The meaning of life, explained

Quick! In 800 words or less, explain the meaning of life! 

Challenge accepted.

In fact, it won’t even take 800 words.

“For whoever wishes to save his life will lose it, but whoever loses his life for my sake and the gospel’s will save it.” 

Obviously, these words are not my own. They are the words of Jesus Christ. In them are contained the essential DNA for the meaning of life — lose your life for Christ and his gospel. As a result, even though on the surface it may seem to be a one-sided proposition, Jesus promises that a person will actually find their life as they lose it. 

The meaning of life is found in losing life for the sake of Christ and his eternal gospel.

To state this in another way, one could turn to the Catechisms of the Westminster Confession. The question is asked, “What is the chief and highest end of man?” To which, the leaders of the Church of Scotland in 1648 gave their stamp of approval upon the words, “Man’s chief and highest end is to glorify God, and fully to enjoy him forever.” 

Gotta love the Scottish! 

Their assessment of life is that there is no greater, higher goal for all men, women and children than to bring glory to God and enjoy him for all of eternity. 

And how does one go about doing this? By losing one’s life for the sake of Christ and his gospel.

While it may seem presumptuous to some for me to make such an assertive, confident claim about such a seemingly mysterious and slippery topic as the meaning of life, the words of Scripture must not be ignored, which says, “The secret things belong to the Lord our God, but the things revealed belong to us and to our sons forever, that we may observe all the words of this law.” Therefore, as God has seen fit to reveal to us the will for our lives through Scripture and affirmed it through the church, we would do well to listen and observe.

Our first impression of Jesus’ words is that they are extremely radical. And in a way, they are. 

But they are not radical in an overtly offensive way (although some will be offended). Instead, he is merely making an observation of life. We all spend our lives for something. 

Some may spend their lives on careers and financial gain. 

Some may spend their lives on education and increasing knowledge. 

Some may spend their lives on meeting weekly needs and deadlines.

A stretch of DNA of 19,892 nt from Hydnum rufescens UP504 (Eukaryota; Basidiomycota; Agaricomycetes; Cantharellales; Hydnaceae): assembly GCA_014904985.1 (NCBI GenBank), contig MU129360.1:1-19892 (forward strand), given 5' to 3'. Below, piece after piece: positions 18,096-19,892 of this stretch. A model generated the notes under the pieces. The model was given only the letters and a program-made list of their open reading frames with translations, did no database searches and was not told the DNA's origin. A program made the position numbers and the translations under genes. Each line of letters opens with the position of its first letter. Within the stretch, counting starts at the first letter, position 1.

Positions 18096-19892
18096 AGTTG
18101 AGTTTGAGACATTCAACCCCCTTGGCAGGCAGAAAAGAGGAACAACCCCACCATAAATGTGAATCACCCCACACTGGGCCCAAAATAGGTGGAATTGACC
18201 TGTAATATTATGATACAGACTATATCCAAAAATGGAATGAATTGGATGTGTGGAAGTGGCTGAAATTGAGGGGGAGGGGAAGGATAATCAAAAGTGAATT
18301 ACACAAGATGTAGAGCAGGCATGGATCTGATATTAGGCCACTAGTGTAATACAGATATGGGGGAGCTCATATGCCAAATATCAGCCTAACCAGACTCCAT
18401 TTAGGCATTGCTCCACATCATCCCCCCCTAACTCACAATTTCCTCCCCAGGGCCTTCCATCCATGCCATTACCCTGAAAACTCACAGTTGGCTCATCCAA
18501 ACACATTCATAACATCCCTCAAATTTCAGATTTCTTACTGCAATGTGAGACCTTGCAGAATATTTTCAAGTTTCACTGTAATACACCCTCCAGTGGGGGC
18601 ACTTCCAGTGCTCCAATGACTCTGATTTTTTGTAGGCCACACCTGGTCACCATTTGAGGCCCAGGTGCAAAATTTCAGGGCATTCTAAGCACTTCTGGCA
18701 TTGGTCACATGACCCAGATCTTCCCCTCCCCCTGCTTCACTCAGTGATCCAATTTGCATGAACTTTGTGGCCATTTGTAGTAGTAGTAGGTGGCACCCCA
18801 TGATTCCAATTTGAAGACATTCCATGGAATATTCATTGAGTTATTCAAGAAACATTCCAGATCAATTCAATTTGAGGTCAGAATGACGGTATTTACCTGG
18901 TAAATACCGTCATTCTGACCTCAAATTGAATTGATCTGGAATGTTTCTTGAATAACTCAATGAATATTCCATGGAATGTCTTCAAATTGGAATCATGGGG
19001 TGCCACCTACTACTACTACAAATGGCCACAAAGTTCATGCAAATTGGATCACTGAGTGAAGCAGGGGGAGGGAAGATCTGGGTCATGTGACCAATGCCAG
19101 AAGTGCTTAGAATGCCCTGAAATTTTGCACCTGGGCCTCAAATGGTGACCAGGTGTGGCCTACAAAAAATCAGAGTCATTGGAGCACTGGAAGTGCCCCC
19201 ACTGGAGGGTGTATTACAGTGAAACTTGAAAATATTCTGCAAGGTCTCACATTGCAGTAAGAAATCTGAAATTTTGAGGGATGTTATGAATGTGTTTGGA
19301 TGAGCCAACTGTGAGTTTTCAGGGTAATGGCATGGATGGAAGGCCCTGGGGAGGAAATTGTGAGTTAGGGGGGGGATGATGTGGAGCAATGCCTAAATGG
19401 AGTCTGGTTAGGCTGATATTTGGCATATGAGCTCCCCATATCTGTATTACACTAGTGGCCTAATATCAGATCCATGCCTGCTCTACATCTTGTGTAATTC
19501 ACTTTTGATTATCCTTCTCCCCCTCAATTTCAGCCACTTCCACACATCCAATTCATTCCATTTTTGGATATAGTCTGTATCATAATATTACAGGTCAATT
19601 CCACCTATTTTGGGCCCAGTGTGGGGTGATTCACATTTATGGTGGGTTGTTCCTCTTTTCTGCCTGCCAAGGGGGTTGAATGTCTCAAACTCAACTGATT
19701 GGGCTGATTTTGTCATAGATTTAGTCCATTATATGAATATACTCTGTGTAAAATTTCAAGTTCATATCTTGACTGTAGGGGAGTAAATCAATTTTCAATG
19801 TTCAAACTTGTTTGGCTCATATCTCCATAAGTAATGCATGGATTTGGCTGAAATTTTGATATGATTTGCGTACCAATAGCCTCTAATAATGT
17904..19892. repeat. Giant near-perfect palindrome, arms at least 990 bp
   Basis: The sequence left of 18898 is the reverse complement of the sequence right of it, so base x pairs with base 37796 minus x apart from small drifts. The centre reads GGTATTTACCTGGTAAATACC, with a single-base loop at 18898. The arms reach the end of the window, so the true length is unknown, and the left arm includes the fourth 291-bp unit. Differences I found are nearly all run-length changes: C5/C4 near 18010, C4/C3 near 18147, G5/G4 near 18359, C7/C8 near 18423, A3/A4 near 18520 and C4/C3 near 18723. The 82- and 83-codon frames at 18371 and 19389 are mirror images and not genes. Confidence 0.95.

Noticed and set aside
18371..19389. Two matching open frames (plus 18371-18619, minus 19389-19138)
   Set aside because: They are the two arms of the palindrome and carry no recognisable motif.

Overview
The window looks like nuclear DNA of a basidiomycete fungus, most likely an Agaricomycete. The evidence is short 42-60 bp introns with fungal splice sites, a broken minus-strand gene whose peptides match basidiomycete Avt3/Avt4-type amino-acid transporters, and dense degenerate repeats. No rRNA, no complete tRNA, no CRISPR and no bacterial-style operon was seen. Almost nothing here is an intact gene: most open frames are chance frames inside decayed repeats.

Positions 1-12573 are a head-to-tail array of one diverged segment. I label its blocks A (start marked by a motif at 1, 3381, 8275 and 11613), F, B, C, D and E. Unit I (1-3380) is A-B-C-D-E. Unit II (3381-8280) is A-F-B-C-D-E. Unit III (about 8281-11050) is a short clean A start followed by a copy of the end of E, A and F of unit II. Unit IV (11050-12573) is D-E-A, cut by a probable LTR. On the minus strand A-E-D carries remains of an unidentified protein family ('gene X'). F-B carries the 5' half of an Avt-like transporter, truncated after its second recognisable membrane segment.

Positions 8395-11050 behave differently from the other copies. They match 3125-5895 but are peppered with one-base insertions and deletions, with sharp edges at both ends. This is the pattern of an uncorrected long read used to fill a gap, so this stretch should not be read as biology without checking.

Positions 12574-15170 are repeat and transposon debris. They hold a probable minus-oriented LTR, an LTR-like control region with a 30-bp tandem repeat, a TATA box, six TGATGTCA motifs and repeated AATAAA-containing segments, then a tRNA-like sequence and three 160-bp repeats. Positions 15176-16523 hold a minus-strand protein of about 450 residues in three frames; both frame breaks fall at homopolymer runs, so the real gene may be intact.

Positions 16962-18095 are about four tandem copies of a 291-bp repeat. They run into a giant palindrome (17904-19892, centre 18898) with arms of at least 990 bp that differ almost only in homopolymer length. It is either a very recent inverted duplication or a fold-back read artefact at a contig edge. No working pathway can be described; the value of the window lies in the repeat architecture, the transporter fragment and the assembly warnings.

Some may invest in the noble pursuits of serving communities and enriching the lives of others. 

There is no end to the number of pursuits we may devote our lives to. Of course, there is nothing inherently wrong with any of these pursuits, but as Jesus and the Westminster Confession points out, they are not mankind’s highest pursuit available — nor are they going to ultimately save us.

In the story of King Solomon, we find an example of what I am talking about. For 12 chapters in Ecclesiastes, Solomon itemizes the different pursuits of his life. At the end of each, after gaining great success, he discovers there is still a void in his heart. 

Despite his riches, his knowledge, his skill, his fame, his political prowess, there is still a longing inside for something more, something greater, something that will endure beyond this life. In fact, in his frustration, time and time again, he says, “Vanity of vanities! All is vanity and chasing after the wind.”

But then at the end of chapter 12, a moment of awareness and revelation seizes his mind, whereby he declares, “The conclusion, when all has been heard, is this: Fear God and keep his commandments, for this is the whole duty of mankind.” 

Solomon, who is often called the wisest man who ever lived, tested and tried all things that life had to offer. But having come up empty, even in the shadow of his successes, he returns to God for the source of his satisfaction and happiness.

God has set eternity in the heart of every person and with it a longing to find meaning in life. Maybe you have felt this longing before. In fact, I am willing to bet that you have, but didn’t know what it was, how to identify it, or what to do about it.

The Bible is very clear about what this yearning is. Jesus is very pointed in showing the path. He explains, saying that in losing your life for his sake and the gospel, a person will find their ultimate fulfillment and eternal joy. 

Won’t you confess Jesus as Lord today, live for him tomorrow and find eternal rest in the ultimate meaning of life?

Chad Cummings is pastor at Gospel Open Bible Church on South Grimmell Road.

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